Season review: Running backs

SFI breaks down the 49ers' 2004 season by unit. Today: Running backs

Starters in season opener: Kevan Barlow (tailback), Jason Isom (fullback)

Starters in season finale: Kevan Barlow (tailback), Steve Bush (fullback)

Unit MVP: Fred Beasley

Top newcomer: Maurice Hicks

Biggest disappointment: Kevan Barlow

Numbers to note: The 49ers gained just 1,449 yards rushing during the 2004 season, the fewest ever for the team over a 16-game season. That total is the third-lowest in franchise history, which includes all of the Niners' 12- and 14-game seasons.

The good: Beasley, when healthy, continued to assert himself as one of the NFL's best blocking fullbacks, though it seldom showed in the team's overall rushing results. Barlow showed some flashes of the ability that convinced team management to give him a five-year, $20 million contract during the offseason, particularly late in the season when he came on strong against the top rushing defenses from Buffalo and New England. Barlow had two 100-yard rushing games – 114 against New Orleans in Week 2 and 103 in the season finale against New England. Terry Jackson was a serviceable third-down back and led the team's running backs with a 3.9 average per carry. He also had 21 receptions. Hicks was one of the pleasant surprises of San Francisco's otherwise dismal season, producing 362 yards rushing after being elevated from the practice squad on Nov. 3. He started two games in place of a slumping Barlow, producing the season's top individual performance by a San Francisco back when he rushed for 139 yards on 34 carries to spark an overtime win at Arizona in December.

The bad: Barlow's 3.4 average per carry was the worst of any starting running back in the NFL and was the third-lowest by the 49ers' leading rusher since 1973. After a promising start – when he gained 190 yards on 39 carries in San Francisco's first two games – Barlow went into a deep, prolonged slump that saw him gain just 457 yards on 165 carries (a 2.8 average) over the next 11 games in which he played. Beasley missed the first and last games due to injuries and, although he still was a formidable player, did not match his Pro Bowl performance of the season before. The backs, as a whole, struggled in pass protection, and they had a lot of opportunities with defenders beating San Francisco's weak offensive line. Barlow, Hicks, Jackson and Jamal Robertson each lost two fumbles.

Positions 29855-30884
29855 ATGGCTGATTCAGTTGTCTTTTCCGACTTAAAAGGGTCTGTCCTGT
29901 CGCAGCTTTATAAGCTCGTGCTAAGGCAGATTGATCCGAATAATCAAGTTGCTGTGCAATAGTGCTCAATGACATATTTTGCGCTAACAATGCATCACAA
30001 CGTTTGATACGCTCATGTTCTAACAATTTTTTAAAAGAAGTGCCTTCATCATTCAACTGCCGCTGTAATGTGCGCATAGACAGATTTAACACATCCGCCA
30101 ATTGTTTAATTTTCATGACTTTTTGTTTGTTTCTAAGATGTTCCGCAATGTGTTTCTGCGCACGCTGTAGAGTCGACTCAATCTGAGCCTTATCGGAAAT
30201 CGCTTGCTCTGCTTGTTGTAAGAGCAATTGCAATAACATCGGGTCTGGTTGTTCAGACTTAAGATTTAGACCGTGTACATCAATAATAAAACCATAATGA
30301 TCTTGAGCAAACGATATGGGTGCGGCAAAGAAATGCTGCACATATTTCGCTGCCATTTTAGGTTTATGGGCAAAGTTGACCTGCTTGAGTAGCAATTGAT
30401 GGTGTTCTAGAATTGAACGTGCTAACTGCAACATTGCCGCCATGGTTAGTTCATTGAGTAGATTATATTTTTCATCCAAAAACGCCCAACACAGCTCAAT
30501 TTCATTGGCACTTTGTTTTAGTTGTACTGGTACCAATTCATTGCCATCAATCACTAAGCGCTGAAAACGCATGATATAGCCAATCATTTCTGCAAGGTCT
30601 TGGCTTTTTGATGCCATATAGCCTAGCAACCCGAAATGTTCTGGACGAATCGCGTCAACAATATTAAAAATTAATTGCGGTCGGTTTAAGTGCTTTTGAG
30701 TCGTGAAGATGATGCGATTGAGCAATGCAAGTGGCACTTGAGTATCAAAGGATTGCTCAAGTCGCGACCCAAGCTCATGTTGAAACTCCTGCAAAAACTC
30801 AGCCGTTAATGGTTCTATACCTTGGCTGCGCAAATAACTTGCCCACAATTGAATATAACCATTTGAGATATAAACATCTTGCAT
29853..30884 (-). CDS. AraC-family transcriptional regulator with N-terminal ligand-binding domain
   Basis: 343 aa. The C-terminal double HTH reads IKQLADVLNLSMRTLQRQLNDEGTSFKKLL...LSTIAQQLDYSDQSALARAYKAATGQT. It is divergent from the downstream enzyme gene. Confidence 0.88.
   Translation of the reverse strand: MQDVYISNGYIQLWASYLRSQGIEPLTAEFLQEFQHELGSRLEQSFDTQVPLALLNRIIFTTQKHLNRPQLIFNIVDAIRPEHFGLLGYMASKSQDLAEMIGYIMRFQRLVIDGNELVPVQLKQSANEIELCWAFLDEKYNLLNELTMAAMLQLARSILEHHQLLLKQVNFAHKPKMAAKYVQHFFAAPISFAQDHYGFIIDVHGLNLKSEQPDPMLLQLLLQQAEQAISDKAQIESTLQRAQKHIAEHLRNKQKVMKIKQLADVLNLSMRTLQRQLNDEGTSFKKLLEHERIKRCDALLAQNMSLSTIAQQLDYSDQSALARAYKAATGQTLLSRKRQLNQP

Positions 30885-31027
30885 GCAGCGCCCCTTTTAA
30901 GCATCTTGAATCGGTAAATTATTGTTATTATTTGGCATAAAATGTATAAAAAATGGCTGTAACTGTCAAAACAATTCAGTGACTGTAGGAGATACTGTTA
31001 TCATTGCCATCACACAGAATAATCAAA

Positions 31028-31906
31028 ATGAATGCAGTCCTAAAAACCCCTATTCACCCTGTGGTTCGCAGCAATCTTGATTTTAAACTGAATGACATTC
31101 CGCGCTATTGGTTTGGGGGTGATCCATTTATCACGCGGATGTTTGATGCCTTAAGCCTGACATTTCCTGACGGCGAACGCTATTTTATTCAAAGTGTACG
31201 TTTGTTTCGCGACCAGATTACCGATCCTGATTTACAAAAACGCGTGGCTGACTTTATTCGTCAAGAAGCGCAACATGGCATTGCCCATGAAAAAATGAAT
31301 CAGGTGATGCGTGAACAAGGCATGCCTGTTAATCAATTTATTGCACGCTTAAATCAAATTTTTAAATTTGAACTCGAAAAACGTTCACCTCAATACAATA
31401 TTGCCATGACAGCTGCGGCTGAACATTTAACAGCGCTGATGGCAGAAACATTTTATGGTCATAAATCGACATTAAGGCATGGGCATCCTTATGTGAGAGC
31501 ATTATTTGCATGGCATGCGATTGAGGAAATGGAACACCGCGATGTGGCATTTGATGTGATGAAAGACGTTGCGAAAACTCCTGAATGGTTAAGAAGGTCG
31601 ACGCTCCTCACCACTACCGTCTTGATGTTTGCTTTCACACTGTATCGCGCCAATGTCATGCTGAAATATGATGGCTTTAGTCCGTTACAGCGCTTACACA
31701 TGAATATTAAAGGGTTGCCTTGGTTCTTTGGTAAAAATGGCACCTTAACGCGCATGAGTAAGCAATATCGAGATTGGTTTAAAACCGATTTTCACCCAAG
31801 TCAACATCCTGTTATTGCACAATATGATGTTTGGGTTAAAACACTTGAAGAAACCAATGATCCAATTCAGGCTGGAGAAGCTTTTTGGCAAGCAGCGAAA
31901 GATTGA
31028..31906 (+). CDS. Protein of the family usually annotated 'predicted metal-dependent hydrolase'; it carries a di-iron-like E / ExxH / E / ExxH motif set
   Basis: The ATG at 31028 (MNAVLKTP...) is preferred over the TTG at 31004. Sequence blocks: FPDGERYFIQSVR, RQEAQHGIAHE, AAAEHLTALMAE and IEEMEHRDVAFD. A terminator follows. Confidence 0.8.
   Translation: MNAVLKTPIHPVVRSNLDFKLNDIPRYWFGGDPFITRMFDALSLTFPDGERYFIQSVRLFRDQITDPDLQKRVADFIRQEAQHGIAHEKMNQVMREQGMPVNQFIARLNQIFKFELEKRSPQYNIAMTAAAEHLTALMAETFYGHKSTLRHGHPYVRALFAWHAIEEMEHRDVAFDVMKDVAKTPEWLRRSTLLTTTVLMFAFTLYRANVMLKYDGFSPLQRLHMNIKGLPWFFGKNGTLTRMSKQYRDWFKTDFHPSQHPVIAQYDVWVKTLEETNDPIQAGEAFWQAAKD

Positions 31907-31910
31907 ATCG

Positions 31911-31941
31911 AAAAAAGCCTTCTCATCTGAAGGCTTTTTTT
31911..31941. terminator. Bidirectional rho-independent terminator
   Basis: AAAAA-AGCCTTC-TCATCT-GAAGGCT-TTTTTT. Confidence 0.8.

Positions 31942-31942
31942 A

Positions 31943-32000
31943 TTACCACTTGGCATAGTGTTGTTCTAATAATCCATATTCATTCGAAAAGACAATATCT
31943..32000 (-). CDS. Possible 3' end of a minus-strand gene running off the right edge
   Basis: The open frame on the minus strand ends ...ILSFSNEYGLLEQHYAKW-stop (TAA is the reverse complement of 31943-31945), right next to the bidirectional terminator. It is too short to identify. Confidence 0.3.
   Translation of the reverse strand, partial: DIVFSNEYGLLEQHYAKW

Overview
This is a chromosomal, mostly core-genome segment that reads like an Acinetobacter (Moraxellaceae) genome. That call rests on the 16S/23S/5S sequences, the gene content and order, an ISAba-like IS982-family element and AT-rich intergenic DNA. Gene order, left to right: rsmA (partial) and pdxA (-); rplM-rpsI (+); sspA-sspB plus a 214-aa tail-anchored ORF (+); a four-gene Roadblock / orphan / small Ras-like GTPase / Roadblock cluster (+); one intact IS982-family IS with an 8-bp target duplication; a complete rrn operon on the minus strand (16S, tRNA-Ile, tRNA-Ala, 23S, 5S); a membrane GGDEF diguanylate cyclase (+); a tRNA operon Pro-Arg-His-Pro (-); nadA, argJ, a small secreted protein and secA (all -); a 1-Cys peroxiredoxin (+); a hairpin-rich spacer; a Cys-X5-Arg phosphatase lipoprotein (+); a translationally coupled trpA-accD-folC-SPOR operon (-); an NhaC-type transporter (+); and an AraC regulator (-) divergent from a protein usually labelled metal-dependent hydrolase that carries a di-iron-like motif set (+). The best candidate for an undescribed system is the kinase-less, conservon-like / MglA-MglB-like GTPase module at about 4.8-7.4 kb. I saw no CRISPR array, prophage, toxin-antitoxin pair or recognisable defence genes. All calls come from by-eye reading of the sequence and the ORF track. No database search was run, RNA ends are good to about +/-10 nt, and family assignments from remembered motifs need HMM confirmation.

The ugly: One of Barlow's lost fumbles came on the first offensive play of San Francisco's season after the Niners had partially blocked a punt and were poised to go for the early kill deep in Atlanta territory. That fumble ultimately played a pivotal role in a 21-19 loss to the Falcons, and seemed to set the course for a season of offensive woes. The next week, Robertson lost a fumble in New Orleans territory – without being hit - when the 49ers had the lead and were in position to run out the clock, allowing the Saints to rally for a 30-27 win. The offense completely stalled once the running game began struggling in late September. Barlow averaged 2.5 yards per carry in six games and 3.1 or less in three others. The Niners finished 31st in the NFL in average yards per rush and 30th in the league in rushing offense. Isom's season ended in ugly fashion when he tore his Achilles tendon in the Oct. 10 game against Arizona.

Looking ahead in 2005: The Niners have a decision to make regarding Barlow, who is due a $6.5 million signing bonus in March as part of the deal he signed last year. The Niners could get out of the big contract by trading him, which is a possibility. That would mean selecting a running back high in the April draft and/or bringing in a free agent, which would leave the Niners basically starting over in their search for a new featured back. Beasley will be back for another go at fullback and Hicks also figures to be given another shot as the backup tailback, since he has high value on special teams. Jackson has value in the same areas, but he's an unrestricted free agent this year and might not figure in the new regime's plans. Whatever happens in personnel, the Niners will be expecting drastic improvement from this unit in 2005.


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